TREASURIES-Yields rise on Chinese growth, rising stocks

Wed Apr 16, 2014 11:11am EDT

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(Adds quote, details, updates prices)
    * Prices fall as China growth beats expectations, stocks
rise
    * Industrial production strong, housing data disappoints
    * Yellen to speak, Fed beige book due later on Wednesday
    * Fed buys $1.02 bln bonds due 2036-2044

    By Karen Brettell
    NEW YORK, April 16 (Reuters) - U.S. Treasuries prices fell
on Wednesday as better-than-expected growth in China helped
boost riskier assets, including stocks, reducing demand for
safe-haven government bonds.
    China, the world's second-largest economy, grew 7.4 percent
in the January-March quarter from a year earlier, the National
Bureau of Statistics said on Wednesday. That was slightly
stronger than the median forecast of 7.3 percent in a Reuters
poll but still slower than 7.7 percent in the final quarter of
2013. 
    A rally in Yahoo shares also helped stocks rise for a third
straight session, even as U.S. data gave mixed messages over the
strength of the U.S. economy.
    "The bounce in the stocks as much as the data in China,"
reduced demand for Treasuries, said Lou Brien, a market
strategist at DRW Trading in Chicago.
    U.S. industrial production rose at a faster-than-expected
clip in March, the latest sign the economy was gaining momentum.
    Bonds briefly pared losses, however, after data showed that
groundbreaking for new homes also increased but remained well
below the post-recession peak hit in November, signaling the
drag the housing market is placing on the
economy. 
    "That momentarily took the air out of that move," said Jim
Vogel, an interest rate strategist at FTN Financial in Memphis,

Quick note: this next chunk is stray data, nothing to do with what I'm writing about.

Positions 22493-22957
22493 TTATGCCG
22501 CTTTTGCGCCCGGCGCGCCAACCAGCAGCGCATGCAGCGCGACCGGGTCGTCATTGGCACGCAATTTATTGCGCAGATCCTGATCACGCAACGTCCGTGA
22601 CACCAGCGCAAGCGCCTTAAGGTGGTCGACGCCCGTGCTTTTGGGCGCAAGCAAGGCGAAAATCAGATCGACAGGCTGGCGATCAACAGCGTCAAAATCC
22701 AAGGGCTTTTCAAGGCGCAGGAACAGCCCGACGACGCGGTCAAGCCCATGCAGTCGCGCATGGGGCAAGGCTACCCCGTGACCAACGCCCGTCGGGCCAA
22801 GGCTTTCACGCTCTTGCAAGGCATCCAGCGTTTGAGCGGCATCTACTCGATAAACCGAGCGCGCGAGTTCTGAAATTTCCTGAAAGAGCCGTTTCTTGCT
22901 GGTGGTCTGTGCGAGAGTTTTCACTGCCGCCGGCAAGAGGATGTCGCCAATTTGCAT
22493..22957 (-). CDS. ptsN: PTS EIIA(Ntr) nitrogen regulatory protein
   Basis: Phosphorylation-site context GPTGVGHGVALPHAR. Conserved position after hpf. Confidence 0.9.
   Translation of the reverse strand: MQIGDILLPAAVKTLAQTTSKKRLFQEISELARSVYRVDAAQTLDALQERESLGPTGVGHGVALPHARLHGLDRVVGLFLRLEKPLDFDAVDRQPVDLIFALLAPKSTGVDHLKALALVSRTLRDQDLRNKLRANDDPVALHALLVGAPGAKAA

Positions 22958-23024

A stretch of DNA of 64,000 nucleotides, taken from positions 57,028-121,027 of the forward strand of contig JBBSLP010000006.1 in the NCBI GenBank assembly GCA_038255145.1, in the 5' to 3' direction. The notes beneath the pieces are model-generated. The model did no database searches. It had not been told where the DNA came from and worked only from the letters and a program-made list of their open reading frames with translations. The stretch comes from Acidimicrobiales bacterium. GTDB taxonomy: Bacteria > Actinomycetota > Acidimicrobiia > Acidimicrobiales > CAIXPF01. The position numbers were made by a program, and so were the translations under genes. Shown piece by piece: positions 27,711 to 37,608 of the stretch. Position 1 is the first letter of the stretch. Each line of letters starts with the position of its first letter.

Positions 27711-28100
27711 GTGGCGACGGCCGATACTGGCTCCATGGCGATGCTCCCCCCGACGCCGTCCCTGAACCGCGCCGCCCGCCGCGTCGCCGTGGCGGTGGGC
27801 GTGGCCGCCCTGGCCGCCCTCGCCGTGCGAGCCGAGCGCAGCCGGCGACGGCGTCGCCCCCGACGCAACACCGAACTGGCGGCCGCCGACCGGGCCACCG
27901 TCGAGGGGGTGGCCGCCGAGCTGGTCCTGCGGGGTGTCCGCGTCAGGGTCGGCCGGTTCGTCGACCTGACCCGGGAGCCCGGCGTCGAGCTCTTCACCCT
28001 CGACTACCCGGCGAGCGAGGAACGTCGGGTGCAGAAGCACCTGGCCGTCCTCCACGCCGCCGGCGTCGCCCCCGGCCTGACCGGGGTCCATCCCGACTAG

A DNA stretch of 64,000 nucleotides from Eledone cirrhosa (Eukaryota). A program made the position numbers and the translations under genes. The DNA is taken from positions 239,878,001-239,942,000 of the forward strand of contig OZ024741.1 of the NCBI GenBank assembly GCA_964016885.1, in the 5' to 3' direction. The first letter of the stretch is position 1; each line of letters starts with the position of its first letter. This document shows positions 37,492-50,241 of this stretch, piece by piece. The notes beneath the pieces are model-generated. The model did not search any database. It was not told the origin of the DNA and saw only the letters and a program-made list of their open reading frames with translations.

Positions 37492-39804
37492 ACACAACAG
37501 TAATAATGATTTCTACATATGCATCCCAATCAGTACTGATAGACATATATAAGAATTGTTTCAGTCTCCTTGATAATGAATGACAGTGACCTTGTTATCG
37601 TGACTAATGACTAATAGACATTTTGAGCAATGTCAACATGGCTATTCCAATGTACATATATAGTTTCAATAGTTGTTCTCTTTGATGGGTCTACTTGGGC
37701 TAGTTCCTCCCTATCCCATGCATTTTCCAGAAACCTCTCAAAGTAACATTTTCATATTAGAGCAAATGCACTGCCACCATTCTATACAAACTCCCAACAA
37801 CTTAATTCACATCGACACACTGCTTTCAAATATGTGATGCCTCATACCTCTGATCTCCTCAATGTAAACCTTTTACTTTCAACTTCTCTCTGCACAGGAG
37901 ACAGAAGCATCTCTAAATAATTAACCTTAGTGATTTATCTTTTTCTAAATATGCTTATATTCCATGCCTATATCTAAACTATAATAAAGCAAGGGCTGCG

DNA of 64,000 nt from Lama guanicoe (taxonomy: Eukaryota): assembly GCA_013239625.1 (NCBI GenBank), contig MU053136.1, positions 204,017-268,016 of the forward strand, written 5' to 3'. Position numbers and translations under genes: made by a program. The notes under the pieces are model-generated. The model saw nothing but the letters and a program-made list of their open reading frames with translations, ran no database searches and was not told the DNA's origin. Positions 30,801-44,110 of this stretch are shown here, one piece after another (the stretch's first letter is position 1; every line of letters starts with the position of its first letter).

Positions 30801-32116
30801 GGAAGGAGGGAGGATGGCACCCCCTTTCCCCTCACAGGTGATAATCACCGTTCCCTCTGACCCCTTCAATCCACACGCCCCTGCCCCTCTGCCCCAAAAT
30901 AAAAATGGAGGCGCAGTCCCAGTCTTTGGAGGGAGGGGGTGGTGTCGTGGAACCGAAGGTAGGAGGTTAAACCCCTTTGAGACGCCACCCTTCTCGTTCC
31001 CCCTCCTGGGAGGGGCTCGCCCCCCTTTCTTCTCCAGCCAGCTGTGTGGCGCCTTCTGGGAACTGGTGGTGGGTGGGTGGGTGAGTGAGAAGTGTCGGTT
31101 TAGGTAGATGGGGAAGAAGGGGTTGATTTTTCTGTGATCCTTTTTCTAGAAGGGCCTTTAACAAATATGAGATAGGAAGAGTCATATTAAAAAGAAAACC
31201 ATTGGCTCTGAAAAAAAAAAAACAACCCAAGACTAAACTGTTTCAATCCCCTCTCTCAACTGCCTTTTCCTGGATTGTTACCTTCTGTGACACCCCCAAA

Tennessee. "Of all the things the market is optimistic about for
a spring rebound, housing was the biggest question mark."
    Benchmark 10-year notes were last down 5/32 in
price to yield 2.65 percent, down from 2.67 percent earlier on
Wednesday. The yields fell to one-and-a-half month lows of 2.60
percent on Tuesday, as concerns about escalating tension in
Ukraine sparked safety buying and a weak New York manufacturing
survey raised fears over the strength of the U.S. recovery. 
    The mixed data comes as investors grapple with when the
Federal Reserve is likely to begin raising rates, which most see
as likely sometime next year.
    The Fed will release its Beige Book report later on
Wednesday, a collection of anecdotes from the central bank's
business contacts across the country.
    Several Fed speakers are also due to speak on Wednesday,
including Fed Chair Janet Yellen and Dallas Fed President
Richard Fisher.
    Atlanta Fed President Dennis Lockhart said on Wednesday that
the Fed should try to make its communications on the expected
path of interest rates and the economy consistent with its
policy statements. 
    The Fed bought $1.02 billion in bonds due from 2036 to 2044
on Wednesday as part of its ongoing purchase program.
    Data on Thursday, including a Philadelphia manufacturing
survey, will also be watched for further signals on the state of
the economy.
    Demand for inflation-linked debt will also be tested on
Thursday when Treasury sells $18 billion in five-year Treasury
inflation-protected securities, or TIPS.
    TIPS have been among the worst performing assets since the
Fed last year indicated it would begin paring its bond purchase
program, leading many to wonder what will spark inflation, which
continues to run below Fed targets of 2 percent.
    The bond market will close early on Thursday and be closed
all day on Friday for the Good Friday holiday.

 (Editing by Meredith Mazzilli and Jonathan Oatis)
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